Lastly, NFV Infrastructure: This is able to span across many locations and it is the network providing connections between these locations.

Cloudera

Cloudera is a big data software development and training company. It presents solutions to the gap that currently exists between the system integrators and customers. The Customer Relations Management (CRM) system operates on outdated methods of searching for data. We now live in a big data environment so it has become essential to build capability and a knowledge base on this environment in order to move forward.

The development of CRM requires an understanding on the utilisation of the HADOOP platform when viewing data. So why would one ever want to move MYSQL/SQL data onto HADOOP? One good reason is archival and analytics. Instead of deleting old data, one can move it onto HADOOP making it available for further analysis at a later stage through Squoop. Of course the reasons are not limited to this.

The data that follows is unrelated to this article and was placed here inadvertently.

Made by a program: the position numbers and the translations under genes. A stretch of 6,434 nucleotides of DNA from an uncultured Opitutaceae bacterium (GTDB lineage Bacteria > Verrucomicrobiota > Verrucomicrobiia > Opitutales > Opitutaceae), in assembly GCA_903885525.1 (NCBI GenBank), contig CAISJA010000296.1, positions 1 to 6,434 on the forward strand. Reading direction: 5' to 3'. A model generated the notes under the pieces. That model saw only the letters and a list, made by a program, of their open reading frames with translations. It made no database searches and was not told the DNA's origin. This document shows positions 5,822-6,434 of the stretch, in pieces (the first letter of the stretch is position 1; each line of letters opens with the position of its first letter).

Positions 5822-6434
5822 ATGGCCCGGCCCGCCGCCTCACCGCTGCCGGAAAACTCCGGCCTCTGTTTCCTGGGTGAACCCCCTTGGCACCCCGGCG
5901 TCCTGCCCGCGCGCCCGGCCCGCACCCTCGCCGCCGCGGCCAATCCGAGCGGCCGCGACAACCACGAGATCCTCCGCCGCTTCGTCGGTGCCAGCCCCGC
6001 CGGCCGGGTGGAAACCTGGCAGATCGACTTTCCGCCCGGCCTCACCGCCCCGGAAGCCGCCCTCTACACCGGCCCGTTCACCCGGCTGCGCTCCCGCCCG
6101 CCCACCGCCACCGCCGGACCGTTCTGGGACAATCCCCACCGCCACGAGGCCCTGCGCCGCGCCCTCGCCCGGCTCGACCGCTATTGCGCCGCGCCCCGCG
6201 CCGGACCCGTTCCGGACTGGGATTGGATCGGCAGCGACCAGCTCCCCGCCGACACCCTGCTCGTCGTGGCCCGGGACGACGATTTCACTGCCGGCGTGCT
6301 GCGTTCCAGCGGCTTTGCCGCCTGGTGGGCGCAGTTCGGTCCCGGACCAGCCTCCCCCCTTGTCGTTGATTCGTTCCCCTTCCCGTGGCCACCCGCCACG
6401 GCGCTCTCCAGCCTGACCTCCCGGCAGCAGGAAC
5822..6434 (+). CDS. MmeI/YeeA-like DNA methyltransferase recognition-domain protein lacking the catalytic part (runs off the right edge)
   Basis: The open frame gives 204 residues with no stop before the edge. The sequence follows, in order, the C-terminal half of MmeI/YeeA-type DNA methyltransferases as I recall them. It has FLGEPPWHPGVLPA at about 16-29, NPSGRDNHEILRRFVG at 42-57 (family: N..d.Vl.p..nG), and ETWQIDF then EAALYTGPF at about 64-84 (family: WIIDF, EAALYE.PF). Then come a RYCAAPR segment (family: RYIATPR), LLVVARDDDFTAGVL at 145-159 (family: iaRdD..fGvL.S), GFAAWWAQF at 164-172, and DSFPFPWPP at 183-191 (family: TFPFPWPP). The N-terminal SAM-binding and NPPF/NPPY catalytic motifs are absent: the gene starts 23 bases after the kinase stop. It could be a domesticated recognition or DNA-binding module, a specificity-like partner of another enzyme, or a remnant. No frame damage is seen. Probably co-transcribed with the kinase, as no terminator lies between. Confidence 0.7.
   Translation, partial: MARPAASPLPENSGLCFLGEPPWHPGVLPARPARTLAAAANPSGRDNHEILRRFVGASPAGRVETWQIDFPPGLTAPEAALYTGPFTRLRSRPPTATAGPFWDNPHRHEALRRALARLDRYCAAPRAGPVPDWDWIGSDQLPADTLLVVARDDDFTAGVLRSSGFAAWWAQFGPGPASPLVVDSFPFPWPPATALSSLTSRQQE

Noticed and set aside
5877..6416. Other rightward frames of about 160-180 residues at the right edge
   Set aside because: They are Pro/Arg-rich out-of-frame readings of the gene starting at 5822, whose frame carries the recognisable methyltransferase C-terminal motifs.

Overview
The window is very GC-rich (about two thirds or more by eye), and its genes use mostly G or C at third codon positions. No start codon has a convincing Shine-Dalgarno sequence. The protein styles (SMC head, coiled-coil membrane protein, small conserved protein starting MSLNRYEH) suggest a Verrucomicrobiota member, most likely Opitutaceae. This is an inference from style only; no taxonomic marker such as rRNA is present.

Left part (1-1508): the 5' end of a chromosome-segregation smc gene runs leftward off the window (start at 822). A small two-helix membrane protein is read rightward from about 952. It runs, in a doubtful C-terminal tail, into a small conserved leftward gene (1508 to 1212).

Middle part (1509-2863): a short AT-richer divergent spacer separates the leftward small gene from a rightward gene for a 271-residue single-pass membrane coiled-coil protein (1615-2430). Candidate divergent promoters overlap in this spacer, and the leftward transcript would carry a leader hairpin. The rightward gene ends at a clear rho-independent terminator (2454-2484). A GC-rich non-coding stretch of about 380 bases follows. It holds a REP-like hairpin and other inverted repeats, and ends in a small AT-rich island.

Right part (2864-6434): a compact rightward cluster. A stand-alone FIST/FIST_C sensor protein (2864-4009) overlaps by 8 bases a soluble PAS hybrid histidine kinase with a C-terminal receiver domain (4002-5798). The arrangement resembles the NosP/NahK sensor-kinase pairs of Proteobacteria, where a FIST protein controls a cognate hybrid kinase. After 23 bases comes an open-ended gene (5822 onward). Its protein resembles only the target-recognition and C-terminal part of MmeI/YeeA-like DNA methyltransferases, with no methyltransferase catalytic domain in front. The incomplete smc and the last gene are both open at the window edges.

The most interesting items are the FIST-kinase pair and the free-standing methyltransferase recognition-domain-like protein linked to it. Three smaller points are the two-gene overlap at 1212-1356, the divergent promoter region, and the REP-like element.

Some new HADOOP products worth considering include: Datameer, Platfora, Tri-Factor and Zoom Data.

Organizations can now store large data sets on HADOOP’s file systems and use real time analytics software built on architecture like Spark to access data directly off HDFS, bypassing any migration headaches.

Snapdragon